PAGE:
Supreme Court Hearing: Inclusion of Women on Committee for Appointing Rabbinic Judges


On Monday, 26/11/12, the Supreme Court will hear arguments on a petition to appropriate representation for women on the Committee for Appointing Rabbinic Court Judges.  The petition was filed by the Center for Women’s Justice (CWJ) on 31/1/12, and was joined by the Israel Women’s Network, Kolech, the Rackman Center for the Advancement of Women’s Status, Mavoi Satum, the Hiddush Movement for Freedom of Religion in Israel, the Yerushalmim Movement for a Pluralistic Jerusalem and the GRANIT Association. The respondents in the case include the Committee for Appointing Rabbinic Court Judges, the Knesset, the government of Israel, the Israeli Bar Association and the Minister of Justice.

As set down by Israeli law in 1955, the appointment committee consists of 10 delegates. In November 2011, the Israeli Bar Association selected its representatives, completing the process of assembling the current committee. The resulting committee did not include any women. In response, Emunah, the national religious women’s movement, filed a petition demanding that the committee include women, without relating to a specific number of women. This would make it possible for the Knesset and the Israeli Bar Association to choose just one woman. A Supreme Court deliberation in January raised the possibility of adding an 11th member - a woman - to the committee; another bill under consideration in the Knesset would reserve two places on the committee for women.

The current law allocates four slots for men - - two for the Israeli chief rabbis and 2 for rabbinical court justices. CWJ’s petition states that the requirement to reserve four places for men without a similar number for women is a serious affront to justice and equality. “This practice contradicts the State’s commitment, under international law, to eliminating all forms of discrimination against women,” says attorney Susan Weiss, director of CWJ. “It also contradicts the 1951 Equal Rights Law, which mandates adequate representation of women in public bodies.”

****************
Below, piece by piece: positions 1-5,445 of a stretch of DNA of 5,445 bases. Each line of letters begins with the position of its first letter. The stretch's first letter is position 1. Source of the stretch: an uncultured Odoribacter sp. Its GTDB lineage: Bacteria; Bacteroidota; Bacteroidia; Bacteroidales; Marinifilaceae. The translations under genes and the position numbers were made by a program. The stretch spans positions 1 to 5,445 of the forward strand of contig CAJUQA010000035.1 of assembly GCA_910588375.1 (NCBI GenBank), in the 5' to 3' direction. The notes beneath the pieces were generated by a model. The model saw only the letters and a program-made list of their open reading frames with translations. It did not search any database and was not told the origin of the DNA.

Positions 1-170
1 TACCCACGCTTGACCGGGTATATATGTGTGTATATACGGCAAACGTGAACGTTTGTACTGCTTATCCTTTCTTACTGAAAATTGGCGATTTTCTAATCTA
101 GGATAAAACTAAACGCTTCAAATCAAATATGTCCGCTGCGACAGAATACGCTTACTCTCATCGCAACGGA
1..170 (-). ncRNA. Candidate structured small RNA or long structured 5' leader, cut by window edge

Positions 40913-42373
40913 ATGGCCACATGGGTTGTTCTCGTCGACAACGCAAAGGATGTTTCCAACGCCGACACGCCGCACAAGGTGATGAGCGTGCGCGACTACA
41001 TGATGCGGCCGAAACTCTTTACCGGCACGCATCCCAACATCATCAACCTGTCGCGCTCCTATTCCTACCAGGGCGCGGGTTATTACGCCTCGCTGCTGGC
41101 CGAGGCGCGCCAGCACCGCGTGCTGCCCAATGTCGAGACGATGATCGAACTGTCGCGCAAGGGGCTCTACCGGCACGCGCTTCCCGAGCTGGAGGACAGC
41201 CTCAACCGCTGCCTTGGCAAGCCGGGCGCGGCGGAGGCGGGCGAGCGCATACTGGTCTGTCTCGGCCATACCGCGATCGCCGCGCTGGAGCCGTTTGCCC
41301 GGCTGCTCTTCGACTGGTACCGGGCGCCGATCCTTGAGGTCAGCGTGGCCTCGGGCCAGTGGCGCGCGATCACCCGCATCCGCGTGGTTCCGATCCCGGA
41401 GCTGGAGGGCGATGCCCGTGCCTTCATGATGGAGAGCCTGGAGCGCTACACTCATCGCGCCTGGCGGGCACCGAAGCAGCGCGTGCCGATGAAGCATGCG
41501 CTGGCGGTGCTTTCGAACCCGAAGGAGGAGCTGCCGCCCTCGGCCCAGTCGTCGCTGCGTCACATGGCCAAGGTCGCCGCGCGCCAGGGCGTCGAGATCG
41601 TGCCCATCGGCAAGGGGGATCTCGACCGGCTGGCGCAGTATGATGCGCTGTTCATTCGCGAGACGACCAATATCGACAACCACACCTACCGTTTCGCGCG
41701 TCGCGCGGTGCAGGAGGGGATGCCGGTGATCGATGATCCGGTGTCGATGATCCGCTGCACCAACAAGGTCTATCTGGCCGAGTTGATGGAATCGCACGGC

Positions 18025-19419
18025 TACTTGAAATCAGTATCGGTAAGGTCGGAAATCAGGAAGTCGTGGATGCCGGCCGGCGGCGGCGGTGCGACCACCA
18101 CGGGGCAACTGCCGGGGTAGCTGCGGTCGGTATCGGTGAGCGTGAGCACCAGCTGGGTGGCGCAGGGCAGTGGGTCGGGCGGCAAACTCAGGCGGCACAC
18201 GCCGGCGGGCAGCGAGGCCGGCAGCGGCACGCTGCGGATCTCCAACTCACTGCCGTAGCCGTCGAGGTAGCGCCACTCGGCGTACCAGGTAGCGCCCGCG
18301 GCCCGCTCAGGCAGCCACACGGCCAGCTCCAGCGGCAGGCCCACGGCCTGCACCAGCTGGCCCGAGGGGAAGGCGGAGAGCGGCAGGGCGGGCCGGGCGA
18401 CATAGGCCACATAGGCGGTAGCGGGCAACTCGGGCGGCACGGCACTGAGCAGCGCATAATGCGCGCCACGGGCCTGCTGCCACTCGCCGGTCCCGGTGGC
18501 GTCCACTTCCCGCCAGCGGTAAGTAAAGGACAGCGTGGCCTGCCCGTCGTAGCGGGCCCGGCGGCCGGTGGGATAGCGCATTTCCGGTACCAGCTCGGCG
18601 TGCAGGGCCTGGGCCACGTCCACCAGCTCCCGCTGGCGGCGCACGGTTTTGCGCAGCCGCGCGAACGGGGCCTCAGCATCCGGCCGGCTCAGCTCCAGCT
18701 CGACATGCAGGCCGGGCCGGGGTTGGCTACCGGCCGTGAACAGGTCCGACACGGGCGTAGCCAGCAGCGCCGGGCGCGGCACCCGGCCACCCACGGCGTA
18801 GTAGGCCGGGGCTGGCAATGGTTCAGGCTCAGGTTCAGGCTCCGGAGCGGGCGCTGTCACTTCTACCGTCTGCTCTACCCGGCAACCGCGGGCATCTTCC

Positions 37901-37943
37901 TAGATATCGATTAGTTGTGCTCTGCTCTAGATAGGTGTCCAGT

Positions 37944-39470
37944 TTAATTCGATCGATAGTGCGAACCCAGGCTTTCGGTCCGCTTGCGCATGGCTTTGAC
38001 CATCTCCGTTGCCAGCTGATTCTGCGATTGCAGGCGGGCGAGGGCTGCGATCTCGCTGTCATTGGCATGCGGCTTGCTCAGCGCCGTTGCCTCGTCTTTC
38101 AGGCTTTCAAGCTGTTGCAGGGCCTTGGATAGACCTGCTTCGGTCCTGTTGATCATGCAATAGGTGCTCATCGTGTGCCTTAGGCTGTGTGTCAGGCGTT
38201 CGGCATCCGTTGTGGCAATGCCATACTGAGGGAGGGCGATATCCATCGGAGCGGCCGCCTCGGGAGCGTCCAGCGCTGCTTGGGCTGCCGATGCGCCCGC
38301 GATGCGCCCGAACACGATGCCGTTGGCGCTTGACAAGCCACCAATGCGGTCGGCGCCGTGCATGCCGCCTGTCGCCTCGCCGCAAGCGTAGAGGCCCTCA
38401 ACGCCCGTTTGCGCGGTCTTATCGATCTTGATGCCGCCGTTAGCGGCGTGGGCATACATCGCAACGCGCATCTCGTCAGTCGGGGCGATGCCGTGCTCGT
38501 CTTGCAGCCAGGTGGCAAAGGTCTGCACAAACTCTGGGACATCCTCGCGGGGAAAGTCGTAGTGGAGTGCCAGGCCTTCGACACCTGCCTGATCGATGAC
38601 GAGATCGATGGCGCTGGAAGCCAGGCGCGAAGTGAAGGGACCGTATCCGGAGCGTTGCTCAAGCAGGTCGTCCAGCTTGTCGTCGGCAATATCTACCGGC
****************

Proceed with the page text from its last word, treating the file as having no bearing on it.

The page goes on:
In order to balance the inherent inequality of the Committee to Appoint Rabbinic Judges, Weiss continued, it is not enough to settle for one female representative. “Symbolic representation is not enough,” she insists. “There must be at least four women on the committee. This situation is a disgrace to justice in Israel and demands immediate change.”

The Center for Women’s Justice is a legal advocacy organization leading the struggle for dignity and justice for women in Jewish law. CWJ places moral and religious dilemmas relating to women on the public agenda, including agunaget refusal, conversion and mamzer, and promotes comprehensive halachic and legal solutions to these issues.